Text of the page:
Interest intensifies to protect Dreketi water catchment
The participants who hailed from the villages of Nabavatu, Lutukina, Vunisea, Nabiti, Nasigasiga, Nakanacagi, Vuinaqalutu, Naravuka, Lomaloma, Saivou, Navesidrua, Nanivuda, Nasealevu,Vuiraqilai, Korovuli,Nakavika, Nakalou, Buavou, Nasuva, Batiri, Naralagi and Drawa were part of two community workshops that educated villagers to understand the quality of their rivers and streams while developing a draft Dreketi Integrated Catchment Management Plan.
Organised by WWF in partnership with the Macuata Provincial Office with funding support from the Secretariat of the Pacific Regional Environment Programme (SPREP) through the Pacific Ecosystems based Adaptation to Climate Change (PEBACC), the participants were provided information gathered by Freshwater invertebrate scientist Bindiya Rashni from a Freshwater Ecological Survey that was undertaken in February 2020.
The findings of the survey focused on the different types of macro invertebrates (crustacean, fish and insects) that live along Fiji’s freshwater streams and how economic activities such as logging and unsustainable farming practices places pressure on both the land and river systems.
WWF-Pacific’s Macuata Field Project officer Opeti Vateitei said participants were also presented findings of the the Dreketi River Estuary Shark and Ray survey.
“A lot of interest was generated from the participants especially when they were trained as river care monitors to carry out simple bio-monitoring surveys to assess the water quality of their respective streams which feeds into the Dreketi river,” he said.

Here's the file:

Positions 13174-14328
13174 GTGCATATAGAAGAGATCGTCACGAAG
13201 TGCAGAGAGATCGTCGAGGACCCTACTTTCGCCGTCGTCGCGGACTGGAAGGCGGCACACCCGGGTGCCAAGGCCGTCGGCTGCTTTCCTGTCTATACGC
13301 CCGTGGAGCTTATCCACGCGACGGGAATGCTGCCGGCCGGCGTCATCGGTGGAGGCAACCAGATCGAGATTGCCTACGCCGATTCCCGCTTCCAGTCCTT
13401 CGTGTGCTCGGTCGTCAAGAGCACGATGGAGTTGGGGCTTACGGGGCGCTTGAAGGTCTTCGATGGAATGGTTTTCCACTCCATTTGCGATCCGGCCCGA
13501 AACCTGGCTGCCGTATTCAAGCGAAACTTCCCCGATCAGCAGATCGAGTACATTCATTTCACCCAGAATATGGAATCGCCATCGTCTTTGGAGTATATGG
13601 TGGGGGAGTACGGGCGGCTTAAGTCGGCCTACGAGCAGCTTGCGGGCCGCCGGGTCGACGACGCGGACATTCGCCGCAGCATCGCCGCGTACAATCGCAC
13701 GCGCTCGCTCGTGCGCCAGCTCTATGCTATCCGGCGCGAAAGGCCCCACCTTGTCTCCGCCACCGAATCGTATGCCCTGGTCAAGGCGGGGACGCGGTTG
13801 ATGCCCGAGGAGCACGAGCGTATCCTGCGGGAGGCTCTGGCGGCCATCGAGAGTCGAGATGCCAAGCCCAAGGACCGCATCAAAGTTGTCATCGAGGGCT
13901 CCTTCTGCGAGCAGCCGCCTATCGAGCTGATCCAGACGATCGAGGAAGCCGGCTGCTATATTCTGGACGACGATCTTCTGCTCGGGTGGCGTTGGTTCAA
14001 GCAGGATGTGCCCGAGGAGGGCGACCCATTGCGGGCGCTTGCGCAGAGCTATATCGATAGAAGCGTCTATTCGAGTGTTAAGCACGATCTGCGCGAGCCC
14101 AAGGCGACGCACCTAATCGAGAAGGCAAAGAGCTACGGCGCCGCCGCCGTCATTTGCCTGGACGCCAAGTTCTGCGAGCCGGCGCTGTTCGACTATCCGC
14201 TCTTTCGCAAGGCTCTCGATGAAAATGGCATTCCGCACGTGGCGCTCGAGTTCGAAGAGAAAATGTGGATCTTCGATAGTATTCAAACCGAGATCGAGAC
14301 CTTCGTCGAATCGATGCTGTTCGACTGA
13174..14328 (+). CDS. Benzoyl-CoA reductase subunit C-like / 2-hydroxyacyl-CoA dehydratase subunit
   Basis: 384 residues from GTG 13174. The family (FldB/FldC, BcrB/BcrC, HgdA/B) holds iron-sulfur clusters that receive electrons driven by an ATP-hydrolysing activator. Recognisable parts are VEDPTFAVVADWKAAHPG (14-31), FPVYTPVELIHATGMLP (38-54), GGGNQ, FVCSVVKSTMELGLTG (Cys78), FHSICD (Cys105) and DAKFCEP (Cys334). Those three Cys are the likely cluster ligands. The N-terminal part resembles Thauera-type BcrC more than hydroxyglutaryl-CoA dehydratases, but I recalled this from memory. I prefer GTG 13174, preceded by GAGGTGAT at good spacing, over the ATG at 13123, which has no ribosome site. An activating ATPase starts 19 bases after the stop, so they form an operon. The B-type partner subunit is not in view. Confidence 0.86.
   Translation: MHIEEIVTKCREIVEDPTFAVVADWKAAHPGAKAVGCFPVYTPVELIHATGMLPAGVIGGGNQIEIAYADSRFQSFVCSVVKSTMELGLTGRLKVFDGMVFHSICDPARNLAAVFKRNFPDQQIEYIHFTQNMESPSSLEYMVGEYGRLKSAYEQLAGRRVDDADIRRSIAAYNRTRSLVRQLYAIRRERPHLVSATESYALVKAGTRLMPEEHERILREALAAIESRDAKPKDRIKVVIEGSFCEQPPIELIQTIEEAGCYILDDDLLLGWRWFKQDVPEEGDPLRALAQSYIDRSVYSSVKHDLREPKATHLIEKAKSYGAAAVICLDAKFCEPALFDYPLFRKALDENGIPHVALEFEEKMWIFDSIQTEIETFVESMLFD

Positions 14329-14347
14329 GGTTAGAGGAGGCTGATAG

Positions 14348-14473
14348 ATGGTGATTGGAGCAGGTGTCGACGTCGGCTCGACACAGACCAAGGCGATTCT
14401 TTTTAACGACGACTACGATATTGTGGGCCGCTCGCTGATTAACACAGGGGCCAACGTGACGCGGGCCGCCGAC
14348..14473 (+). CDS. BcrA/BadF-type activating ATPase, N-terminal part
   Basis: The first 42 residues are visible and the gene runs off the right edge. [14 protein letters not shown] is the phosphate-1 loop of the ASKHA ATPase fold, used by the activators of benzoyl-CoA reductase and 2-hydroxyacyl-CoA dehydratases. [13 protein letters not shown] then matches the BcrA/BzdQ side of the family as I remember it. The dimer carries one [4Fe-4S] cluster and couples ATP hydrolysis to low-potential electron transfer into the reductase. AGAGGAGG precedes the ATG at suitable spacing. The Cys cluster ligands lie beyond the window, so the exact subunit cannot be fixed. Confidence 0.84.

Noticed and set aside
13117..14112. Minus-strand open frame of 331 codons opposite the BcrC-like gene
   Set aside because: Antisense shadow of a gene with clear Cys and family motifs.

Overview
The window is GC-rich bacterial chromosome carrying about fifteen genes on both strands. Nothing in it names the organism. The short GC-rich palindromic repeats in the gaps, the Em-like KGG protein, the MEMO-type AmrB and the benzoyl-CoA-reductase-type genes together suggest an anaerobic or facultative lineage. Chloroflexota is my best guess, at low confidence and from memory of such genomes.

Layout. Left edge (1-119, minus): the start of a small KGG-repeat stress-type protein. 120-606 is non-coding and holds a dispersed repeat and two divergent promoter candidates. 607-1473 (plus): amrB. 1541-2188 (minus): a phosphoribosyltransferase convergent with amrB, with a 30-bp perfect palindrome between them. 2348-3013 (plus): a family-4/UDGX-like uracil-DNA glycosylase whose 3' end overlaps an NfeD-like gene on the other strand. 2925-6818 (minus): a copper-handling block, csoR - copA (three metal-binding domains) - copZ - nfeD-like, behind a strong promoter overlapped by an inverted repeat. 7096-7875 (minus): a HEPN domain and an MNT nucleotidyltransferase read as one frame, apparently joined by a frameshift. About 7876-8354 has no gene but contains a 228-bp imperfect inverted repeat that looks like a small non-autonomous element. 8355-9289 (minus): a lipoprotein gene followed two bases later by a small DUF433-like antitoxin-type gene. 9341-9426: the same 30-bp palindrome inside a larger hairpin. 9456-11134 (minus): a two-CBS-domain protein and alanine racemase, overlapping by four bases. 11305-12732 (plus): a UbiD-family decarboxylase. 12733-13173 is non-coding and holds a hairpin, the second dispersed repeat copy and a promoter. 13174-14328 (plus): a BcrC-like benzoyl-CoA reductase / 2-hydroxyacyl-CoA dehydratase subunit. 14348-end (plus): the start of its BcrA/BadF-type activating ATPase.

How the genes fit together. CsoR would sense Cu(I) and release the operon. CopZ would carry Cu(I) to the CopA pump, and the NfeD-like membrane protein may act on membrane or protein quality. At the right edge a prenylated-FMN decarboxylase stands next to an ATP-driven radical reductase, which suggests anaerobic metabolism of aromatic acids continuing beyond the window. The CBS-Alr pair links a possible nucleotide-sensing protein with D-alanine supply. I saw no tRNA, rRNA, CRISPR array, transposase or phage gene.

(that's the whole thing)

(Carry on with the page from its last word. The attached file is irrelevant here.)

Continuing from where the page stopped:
“This awareness and consultation is important because it allows us to be in par with other village headmen by sharing information on ideas as far as the protection of the Dreketi river is concerned and this starts from the headwaters right to the mouth of the river, it is also good that we know the challenges faced,” said Jolame Iosefa, the village headmen of Nasealevu village.
“I am going to improve on my farming practices and I will also share what I have learnt in terms of conserving our riparian zones and terrestrial biodiversity to my fellow villagers,” he added. Inspired by the findings that the Dreketi river has shown a high diversity of shark, ray and fish species, Eta Curuvale of Batiri village said the responsibility for a safer future and healthy river system lies with everyone.
Dreketi River is the nursery site for certain species of sharks and rays, as custodians we need to be thankful of the knowledge provided and help protect the Dreketi river especially upstream from communities dumping rubbish,” said Eta Curuvale of Batiri village, Wailevu.
Vateitei added that the representatives from the respective villages are committed to safeguarding their streams and rivers as this was a major subject of discussion during the workshop.
He added that the Dreketi Intergrated Catchment Management Plan once finalized and endorsed would probably be the first of its kind for Fiji.